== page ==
Austin's police chief on Thursday pledged a transparent, fair and unbiased investigation into the fatal police shooting of an unarmed and naked teenager during an encounter Monday.
David Joseph, 17, was shot and killed by Austin Police Officer Geoffrey Freeman after police said the teenager charged the cop, who was responding to 911 calls about a man chasing another man in an apartment complex.
"No matter how the circumstances are when someone dies in a police action, whether justified or not, is a tragedy," Austin Police Chief Art Acevedo told reporters at a news conference where he shared the mic with Black Lives Matter and other community activists.
Part of the 10:25 a.m. deadly encounter was captured by Freeman's dashcam, and the video shows Joseph turn and charge Freeman before they both go out of view and shots are fired, Acevedo said. All patrol officers are required to carry Taser stun guns, he said.
"Why didn't he Tase him is part of the investigation," Acevedo said in response to a reporter's question. "I think we're all asking that."
The first 911 calls in the area Monday began at 9:21 a.m., and Freeman was dispatched but couldn't find the suspect, Acevedo said. At 9:57 a.m. an apartment manager called police and said a man was chasing another man in the complex, and Freeman was sent to that call.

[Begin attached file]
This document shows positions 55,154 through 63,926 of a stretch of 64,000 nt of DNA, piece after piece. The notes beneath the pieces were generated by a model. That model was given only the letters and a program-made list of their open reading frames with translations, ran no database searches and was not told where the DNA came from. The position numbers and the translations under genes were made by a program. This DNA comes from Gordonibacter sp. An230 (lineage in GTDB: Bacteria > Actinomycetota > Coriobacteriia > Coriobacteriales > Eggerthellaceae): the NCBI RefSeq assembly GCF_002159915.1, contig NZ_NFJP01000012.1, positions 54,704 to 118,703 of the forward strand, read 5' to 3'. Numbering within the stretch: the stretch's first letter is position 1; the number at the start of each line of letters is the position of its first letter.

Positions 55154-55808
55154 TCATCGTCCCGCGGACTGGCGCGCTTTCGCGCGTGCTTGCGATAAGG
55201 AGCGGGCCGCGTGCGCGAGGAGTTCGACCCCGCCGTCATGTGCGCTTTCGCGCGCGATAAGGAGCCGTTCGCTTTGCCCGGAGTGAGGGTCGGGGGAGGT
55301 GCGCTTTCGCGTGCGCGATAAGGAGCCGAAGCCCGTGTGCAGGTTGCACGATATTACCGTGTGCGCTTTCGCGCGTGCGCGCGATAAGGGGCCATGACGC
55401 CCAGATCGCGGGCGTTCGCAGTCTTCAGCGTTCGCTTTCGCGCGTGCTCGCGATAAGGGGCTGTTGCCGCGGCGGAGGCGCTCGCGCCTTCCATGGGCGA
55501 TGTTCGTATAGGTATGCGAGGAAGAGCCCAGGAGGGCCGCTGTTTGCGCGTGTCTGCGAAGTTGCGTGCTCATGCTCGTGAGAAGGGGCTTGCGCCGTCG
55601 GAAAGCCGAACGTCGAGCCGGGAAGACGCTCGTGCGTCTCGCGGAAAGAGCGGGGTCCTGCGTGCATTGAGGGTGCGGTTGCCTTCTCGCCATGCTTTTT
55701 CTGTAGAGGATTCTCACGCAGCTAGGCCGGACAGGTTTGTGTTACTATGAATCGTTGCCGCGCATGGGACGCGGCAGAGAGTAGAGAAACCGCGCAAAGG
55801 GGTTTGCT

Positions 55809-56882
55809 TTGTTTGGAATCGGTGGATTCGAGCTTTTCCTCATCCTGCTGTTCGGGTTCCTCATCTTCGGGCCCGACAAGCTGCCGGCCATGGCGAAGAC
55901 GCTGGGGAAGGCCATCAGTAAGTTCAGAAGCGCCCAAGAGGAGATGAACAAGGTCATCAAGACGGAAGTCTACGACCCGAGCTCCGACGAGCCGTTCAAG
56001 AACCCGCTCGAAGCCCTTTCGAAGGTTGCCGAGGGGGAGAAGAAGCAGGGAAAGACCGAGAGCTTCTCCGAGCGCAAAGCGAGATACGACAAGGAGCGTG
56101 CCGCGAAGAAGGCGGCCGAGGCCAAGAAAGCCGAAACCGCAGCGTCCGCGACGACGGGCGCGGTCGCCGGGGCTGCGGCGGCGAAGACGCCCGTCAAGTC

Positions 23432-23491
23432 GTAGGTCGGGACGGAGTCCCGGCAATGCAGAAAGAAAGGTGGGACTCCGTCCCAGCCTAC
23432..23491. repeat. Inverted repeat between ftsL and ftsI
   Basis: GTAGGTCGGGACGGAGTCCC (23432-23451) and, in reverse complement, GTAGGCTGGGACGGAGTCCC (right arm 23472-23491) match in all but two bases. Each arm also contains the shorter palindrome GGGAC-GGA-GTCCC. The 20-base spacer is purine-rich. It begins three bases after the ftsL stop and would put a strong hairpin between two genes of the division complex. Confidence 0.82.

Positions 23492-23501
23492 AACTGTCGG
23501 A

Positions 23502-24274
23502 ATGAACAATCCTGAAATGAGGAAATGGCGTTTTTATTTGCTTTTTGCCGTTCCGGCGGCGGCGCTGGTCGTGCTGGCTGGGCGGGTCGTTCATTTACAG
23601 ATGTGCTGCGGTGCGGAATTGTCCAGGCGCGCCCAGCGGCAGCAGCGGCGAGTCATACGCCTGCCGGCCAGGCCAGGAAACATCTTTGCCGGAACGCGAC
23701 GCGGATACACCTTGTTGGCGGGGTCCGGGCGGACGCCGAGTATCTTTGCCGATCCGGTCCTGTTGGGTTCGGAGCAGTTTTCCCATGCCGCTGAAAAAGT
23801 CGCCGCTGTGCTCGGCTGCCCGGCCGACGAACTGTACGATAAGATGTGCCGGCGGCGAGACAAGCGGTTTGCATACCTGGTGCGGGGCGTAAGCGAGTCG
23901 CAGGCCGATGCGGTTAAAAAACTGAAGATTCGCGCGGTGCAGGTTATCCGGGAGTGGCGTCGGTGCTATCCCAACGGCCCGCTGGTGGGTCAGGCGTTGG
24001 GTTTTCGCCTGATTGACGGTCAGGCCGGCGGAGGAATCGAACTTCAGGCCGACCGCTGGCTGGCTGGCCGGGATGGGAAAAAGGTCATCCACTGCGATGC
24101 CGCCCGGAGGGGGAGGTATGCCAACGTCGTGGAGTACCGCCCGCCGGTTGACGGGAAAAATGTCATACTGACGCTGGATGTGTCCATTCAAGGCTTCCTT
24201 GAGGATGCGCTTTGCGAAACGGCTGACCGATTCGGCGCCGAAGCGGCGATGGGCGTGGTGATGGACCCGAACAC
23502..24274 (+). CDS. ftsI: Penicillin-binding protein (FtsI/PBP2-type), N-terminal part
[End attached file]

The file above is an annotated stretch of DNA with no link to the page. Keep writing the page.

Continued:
By 10:23 a.m., callers reported a naked man jumping in front of a car and sitting in a traffic circle, and Freeman called for backup, Acevedo said. Freeman then turned a corner and pulled up behind Joseph standing in the street at 10:25 a.m., Acevedo said, and Joseph turned and ran at the officer and was then shot.
Acevedo invited to the press conference community activists and a representative from Black Lives Matter Austin, who demanded accountability in the shooting. Both Freeman and Joseph are black.
"We appreciate the acknowledgment from chief Acevedo that there was a problem in how David Joseoph was killed," Kenya Mason, a leader of Black Lives Matter Austin, said. "Actions speak louder than words."
Acevedo said that had initial calls said they were dealing with a naked man or someone in a mental crisis, four officers, a supervisor and a mental health officer would have been dispatched.
"At first we didn't have any indication until very, very, very late in this incident that we were dealing with somebody that was in an altered state of mind," he said. Toxicology tests are pending, but the results probably won't affect whether deadly force was justified, Acevedo said.
Joseph's family has called for a "full and fair investigation" into his death.